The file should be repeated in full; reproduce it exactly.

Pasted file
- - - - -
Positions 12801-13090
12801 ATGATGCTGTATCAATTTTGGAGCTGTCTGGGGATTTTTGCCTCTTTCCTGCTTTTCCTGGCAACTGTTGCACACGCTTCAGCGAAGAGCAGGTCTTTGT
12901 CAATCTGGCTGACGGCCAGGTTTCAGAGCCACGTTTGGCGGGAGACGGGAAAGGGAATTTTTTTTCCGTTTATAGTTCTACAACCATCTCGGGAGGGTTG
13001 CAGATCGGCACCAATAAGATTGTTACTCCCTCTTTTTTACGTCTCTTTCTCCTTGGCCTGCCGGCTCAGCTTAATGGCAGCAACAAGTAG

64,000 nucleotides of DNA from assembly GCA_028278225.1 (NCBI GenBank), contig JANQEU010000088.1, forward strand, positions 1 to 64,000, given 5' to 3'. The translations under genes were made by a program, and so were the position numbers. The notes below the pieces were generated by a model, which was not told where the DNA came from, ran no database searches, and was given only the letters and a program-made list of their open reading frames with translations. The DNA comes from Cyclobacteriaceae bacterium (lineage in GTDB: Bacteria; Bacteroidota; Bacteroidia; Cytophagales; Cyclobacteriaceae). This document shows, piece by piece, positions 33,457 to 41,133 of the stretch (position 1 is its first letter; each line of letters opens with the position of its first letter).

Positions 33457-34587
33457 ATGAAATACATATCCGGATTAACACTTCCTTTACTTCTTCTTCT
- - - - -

Positions 12801-13090
12801 ATGATGCTGTATCAATTTTGGAGCTGTCTGGGGATTTTTGCCTCTTTCCTGCTTTTCCTGGCAACTGTTGCACACGCTTCAGCGAAGAGCAGGTCTTTGT
12901 CAATCTGGCTGACGGCCAGGTTTCAGAGCCACGTTTGGCGGGAGACGGGAAAGGGAATTTTTTTTCCGTTTATAGTTCTACAACCATCTCGGGAGGGTTG
13001 CAGATCGGCACCAATAAGATTGTTACTCCCTCTTTTTTACGTCTCTTTCTCCTTGGCCTGCCGGCTCAGCTTAATGGCAGCAACAAGTAG

64,000 nucleotides of DNA from assembly GCA_028278225.1 (NCBI GenBank), contig JANQEU010000088.1, forward strand, positions 1 to 64,000, given 5' to 3'. The translations under genes were made by a program, and so were the position numbers. The notes below the pieces were generated by a model, which was not told where the DNA came from, ran no database searches, and was given only the letters and a program-made list of their open reading frames with translations. The DNA comes from Cyclobacteriaceae bacterium (lineage in GTDB: Bacteria; Bacteroidota; Bacteroidia; Cytophagales; Cyclobacteriaceae). This document shows, piece by piece, positions 33,457 to 41,133 of the stretch (position 1 is its first letter; each line of letters opens with the position of its first letter).

Positions 33457-34587
33457 ATGAAATACATATCCGGATTAACACTTCCTTTACTTCTTCTTCT